Did you know 2021 was a banner year for the tech sector in Canada? IPOs, new companies listing and financing activity records were shattered. With a month to go, capital raised in the public markets for innovation companies has already eclipsed the previous annual record from 2020. Venture capital raised in the first six months of the year overtook all full-year records tracked by Canadian Venture Capital and Private Equity Association (CVCA). More Canadian tech companies are going public than ever before. It’s a shining moment for the tech ecosystem and all of the efforts that have gone into creating a meaningful innovation economy.
And yet, when you hear buzz around the sector, like, “IPO size slashed,” “unrealistic expectations” and “IPO fails to ignite” you wonder if they’re referring to the same capital-raising market we are. This is one of the greatest periods ever for tech companies on the public markets in Canada, period. Yet, in some cases it has been treated like a failure.
Raising $10 million, let alone $100 million, is a notable accomplishment for any company. So when a company goes out and raises $100 million as part of an IPO it should be celebrated as a monumental milestone.
Through November 12, Toronto Stock Exchange (TSX) has seen 24 innovation sector companies go public through an IPO and 74 new innovation listings in total. These are 24 companies that have piqued investor interest. For these companies the IPO is not the end of the road but the continuation of their journey as a company. It is a way to help them in their next stage of growth, help accelerate their strategy, provide them with more capital for potential acquisitions and help them receive publicity through their public listings. Companies go public with the long-term view that being public will help them grow into category leaders and create multi-generational companies. The IPO is just the beginning.
When you look at financing statistics for innovation companies listed on TSX and TSX Venture Exchange, the vast majority of financing comes from follow-on financings, not IPO proceeds. Of the $19.8 billion raised by innovation companies through the first ten months of 2021, only 26 per cent of the total amount is attributed to going-public activity. The initial capital raised by companies going public is just the beginning of companies tapping the public markets for capital.
When these 24 companies started trading on TSX, many focused on the stock performance during the first days of trading. Evaluating the success or failure of an IPO based on how the stock trades in the first few weeks is not an indicator of future performance. Like any stock traded on a public market, you cannot evaluate its performance over the short term. Companies that perform well in the long term and execute on their business plans are rewarded in the long term with strong share price performance. If you want to gauge the success of tech companies over the long term it’s better to look at the performance of the S&P/TSX Capped Information Technology Index* (TR) since this tracks 24 companies classified as information technology companies that are in the S&P/TSX Composite Index* – over the last ten years it has had an annualized return of 24.4 per cent (through October 29, 2021). The first few days of trading are just the beginning of a hopefully long and successful return for IPO investors.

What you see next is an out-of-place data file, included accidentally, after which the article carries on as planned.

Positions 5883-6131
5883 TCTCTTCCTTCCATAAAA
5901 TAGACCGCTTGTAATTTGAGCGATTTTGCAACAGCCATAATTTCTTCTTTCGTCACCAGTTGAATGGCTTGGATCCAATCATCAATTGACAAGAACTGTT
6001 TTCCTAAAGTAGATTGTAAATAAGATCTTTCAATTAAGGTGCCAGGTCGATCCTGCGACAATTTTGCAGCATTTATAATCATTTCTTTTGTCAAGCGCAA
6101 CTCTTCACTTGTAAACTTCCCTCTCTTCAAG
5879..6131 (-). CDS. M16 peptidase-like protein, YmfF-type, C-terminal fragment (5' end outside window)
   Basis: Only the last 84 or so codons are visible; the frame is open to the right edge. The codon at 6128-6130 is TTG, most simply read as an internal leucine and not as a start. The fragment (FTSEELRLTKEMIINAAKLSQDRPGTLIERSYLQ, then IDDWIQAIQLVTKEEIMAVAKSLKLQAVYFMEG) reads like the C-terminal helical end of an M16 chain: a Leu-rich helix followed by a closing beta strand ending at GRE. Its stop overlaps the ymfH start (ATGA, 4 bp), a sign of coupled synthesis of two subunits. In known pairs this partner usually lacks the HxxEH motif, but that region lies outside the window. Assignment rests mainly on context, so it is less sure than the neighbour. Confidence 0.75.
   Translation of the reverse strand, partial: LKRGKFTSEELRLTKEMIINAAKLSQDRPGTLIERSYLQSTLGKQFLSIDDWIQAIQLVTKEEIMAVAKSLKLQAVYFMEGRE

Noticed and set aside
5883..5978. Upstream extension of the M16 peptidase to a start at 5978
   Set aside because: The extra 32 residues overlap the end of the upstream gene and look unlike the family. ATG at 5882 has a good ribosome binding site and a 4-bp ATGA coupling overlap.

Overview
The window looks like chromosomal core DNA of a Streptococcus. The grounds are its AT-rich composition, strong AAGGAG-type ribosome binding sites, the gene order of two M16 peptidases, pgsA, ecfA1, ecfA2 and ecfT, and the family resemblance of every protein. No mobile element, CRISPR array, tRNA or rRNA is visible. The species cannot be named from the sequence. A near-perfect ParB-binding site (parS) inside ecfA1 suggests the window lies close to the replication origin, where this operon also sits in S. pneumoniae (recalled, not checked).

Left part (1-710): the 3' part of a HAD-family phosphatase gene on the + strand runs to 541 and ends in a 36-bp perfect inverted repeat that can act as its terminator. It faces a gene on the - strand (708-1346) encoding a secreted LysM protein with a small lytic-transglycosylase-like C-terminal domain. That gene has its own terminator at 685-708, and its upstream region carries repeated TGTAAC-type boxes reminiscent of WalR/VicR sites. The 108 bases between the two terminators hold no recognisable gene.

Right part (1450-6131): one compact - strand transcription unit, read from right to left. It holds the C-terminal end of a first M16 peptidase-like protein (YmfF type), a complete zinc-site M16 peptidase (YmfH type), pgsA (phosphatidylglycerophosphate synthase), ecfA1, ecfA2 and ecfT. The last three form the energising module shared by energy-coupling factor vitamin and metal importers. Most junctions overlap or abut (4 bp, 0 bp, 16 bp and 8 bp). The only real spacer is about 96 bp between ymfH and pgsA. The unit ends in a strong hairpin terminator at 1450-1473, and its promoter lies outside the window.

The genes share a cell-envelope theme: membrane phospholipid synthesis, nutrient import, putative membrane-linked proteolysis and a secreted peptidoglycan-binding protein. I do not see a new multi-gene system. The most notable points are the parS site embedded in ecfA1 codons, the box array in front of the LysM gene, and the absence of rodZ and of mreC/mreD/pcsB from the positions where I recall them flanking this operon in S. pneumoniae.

When an IPO is priced the share price must be balanced with the capital that the business will take in to run the business to expand sales and complete acquisitions. In our view, accurately pricing an IPO is a good thing and allows the company to attract long term investors.
So, let’s not gauge any success or failure of an IPO by what happens immediately following on the first day of trading. Let’s celebrate the amazing companies that have gotten to the point where they could go public. It is not an easy accomplishment, and we should recognize the huge success of the entire innovation ecosystem in helping to get these companies to the point of being able to IPO.
– Dani Lipkin, Director, Global Business Development, Toronto Stock Exchange and TSX Venture Exchange
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* The S&P/TSX Capped Information Technology Index and the S&P/TSX Composite Index (the “Indices”) are the products of S&P Dow Jones Indices LLC or its affiliates (“SPDJI”) and TSX Inc. (“TSX”). Standard & Poor’s® and S&P® are registered trademarks of Standard & Poor’s Financial Services LLC (“S&P”); Dow Jones® is a registered trademark of Dow Jones Trademark Holdings LLC (“Dow Jones”); and TSX® is a registered trademark of TSX. SPDJI, Dow Jones, S&P, their respective affiliates and TSX do not sponsor, endorse, sell or promote any products based on the Indices and none of such parties make any representation regarding the advisability of investing in such product(s) nor do they have any liability for any errors, omissions or interruptions of the Indices or any data related thereto.
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